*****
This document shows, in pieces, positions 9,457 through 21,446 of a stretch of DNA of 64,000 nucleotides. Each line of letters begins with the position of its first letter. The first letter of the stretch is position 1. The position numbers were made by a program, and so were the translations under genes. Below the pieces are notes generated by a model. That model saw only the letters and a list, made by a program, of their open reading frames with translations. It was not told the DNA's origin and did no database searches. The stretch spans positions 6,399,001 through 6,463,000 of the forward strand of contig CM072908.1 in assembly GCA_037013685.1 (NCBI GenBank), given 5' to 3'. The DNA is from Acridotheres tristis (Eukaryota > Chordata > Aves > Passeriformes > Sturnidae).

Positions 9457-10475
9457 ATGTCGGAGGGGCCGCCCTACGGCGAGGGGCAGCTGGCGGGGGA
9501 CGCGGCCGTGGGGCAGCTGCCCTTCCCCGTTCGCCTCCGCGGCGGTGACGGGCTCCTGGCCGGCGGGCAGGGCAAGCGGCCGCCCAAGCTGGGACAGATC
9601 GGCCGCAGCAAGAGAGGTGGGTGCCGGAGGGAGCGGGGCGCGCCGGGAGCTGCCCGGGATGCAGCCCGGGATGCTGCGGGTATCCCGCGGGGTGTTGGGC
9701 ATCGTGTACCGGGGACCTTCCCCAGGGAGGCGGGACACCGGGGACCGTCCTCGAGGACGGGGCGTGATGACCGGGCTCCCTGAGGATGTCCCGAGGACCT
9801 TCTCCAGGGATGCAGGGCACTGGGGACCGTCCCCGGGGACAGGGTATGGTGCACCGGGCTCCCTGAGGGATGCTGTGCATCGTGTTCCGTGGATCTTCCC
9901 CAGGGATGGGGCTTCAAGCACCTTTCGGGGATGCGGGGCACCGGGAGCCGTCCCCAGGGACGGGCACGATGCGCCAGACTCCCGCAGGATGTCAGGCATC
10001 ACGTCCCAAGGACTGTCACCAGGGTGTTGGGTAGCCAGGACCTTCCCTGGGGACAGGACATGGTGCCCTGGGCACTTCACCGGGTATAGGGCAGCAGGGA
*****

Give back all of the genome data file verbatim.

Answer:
This document shows, in pieces, positions 9,457 through 21,446 of a stretch of DNA of 64,000 nucleotides. Each line of letters begins with the position of its first letter. The first letter of the stretch is position 1. The position numbers were made by a program, and so were the translations under genes. Below the pieces are notes generated by a model. That model saw only the letters and a list, made by a program, of their open reading frames with translations. It was not told the DNA's origin and did no database searches. The stretch spans positions 6,399,001 through 6,463,000 of the forward strand of contig CM072908.1 in assembly GCA_037013685.1 (NCBI GenBank), given 5' to 3'. The DNA is from Acridotheres tristis (Eukaryota > Chordata > Aves > Passeriformes > Sturnidae).

Positions 9457-10475
9457 ATGTCGGAGGGGCCGCCCTACGGCGAGGGGCAGCTGGCGGGGGA
9501 CGCGGCCGTGGGGCAGCTGCCCTTCCCCGTTCGCCTCCGCGGCGGTGACGGGCTCCTGGCCGGCGGGCAGGGCAAGCGGCCGCCCAAGCTGGGACAGATC
9601 GGCCGCAGCAAGAGAGGTGGGTGCCGGAGGGAGCGGGGCGCGCCGGGAGCTGCCCGGGATGCAGCCCGGGATGCTGCGGGTATCCCGCGGGGTGTTGGGC
9701 ATCGTGTACCGGGGACCTTCCCCAGGGAGGCGGGACACCGGGGACCGTCCTCGAGGACGGGGCGTGATGACCGGGCTCCCTGAGGATGTCCCGAGGACCT
9801 TCTCCAGGGATGCAGGGCACTGGGGACCGTCCCCGGGGACAGGGTATGGTGCACCGGGCTCCCTGAGGGATGCTGTGCATCGTGTTCCGTGGATCTTCCC
9901 CAGGGATGGGGCTTCAAGCACCTTTCGGGGATGCGGGGCACCGGGAGCCGTCCCCAGGGACGGGCACGATGCGCCAGACTCCCGCAGGATGTCAGGCATC
10001 ACGTCCCAAGGACTGTCACCAGGGTGTTGGGTAGCCAGGACCTTCCCTGGGGACAGGACATGGTGCCCTGGGCACTTCACCGGGTATAGGGCAGCAGGGA